Historic Scotland

Opening times

Open year-round.

 

History

A prehistoric landscape

The Laggangarn Standing Stones were likely erected about 2000 BC.

Tradition has it that the two 2m-tall stones were originally part of a circle of up to 14 stones. Seven still remained in 1873. The others were removed over the centuries, some for use as lintels in neighbouring cottages. 

Place of pilgrimage

A large Christian cross surrounded by four crosslets is carved into each of the stones. The style of the crosses suggests they were added during the AD 600s and 800s.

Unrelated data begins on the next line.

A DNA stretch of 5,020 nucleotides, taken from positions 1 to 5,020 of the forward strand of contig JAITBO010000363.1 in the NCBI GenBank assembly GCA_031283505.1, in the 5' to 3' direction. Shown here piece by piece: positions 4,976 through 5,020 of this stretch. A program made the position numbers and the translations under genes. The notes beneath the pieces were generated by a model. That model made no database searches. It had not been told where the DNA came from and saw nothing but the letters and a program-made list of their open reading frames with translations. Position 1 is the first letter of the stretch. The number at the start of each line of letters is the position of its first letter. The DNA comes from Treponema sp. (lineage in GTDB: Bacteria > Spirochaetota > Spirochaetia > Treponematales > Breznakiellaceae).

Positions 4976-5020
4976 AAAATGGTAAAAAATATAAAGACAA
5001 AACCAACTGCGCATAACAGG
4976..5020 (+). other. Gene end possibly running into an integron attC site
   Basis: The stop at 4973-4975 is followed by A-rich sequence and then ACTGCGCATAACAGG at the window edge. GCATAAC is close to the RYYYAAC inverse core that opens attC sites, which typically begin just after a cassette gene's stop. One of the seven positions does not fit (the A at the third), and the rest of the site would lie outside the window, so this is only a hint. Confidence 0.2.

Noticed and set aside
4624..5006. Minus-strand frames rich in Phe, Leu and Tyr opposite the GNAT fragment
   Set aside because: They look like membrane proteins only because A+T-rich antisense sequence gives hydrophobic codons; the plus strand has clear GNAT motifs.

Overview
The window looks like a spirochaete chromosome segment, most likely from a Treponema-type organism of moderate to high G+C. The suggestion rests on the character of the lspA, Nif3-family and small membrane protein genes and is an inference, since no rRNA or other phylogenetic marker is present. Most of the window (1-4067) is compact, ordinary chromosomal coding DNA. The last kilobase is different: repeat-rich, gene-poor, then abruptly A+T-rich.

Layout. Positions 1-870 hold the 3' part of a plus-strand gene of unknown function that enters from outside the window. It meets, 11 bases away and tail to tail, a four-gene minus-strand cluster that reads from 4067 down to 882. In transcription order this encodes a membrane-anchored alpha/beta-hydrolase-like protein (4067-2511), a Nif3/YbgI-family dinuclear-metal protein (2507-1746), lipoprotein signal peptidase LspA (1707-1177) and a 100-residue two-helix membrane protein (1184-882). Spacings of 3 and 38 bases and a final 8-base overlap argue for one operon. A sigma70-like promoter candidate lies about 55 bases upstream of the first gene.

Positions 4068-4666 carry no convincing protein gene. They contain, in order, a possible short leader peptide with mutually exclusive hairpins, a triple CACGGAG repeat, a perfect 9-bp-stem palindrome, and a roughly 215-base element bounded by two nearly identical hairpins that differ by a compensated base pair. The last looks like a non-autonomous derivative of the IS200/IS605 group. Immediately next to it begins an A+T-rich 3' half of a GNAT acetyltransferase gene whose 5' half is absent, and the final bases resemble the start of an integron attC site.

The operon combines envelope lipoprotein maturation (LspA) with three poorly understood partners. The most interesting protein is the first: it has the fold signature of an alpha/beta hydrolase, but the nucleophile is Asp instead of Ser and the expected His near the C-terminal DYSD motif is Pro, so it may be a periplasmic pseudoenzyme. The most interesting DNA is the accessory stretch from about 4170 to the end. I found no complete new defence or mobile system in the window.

The stones stand on a medieval pilgrimage route, running south across Galloway to Whithorn. It is likely that these crosses were carved by medieval pilgrims travelling along this route  to the shrine of St Ninian at Whithorn.

The name of the nearby farm of Kilgallioch, translated as ‘church of the standing stones’, suggests there may have been an early church site just to the north. A writer in 1907 also mentions three beehive holy wells near this spot.

This lonely windswept spot seems to have been a sacred place for thousands of years.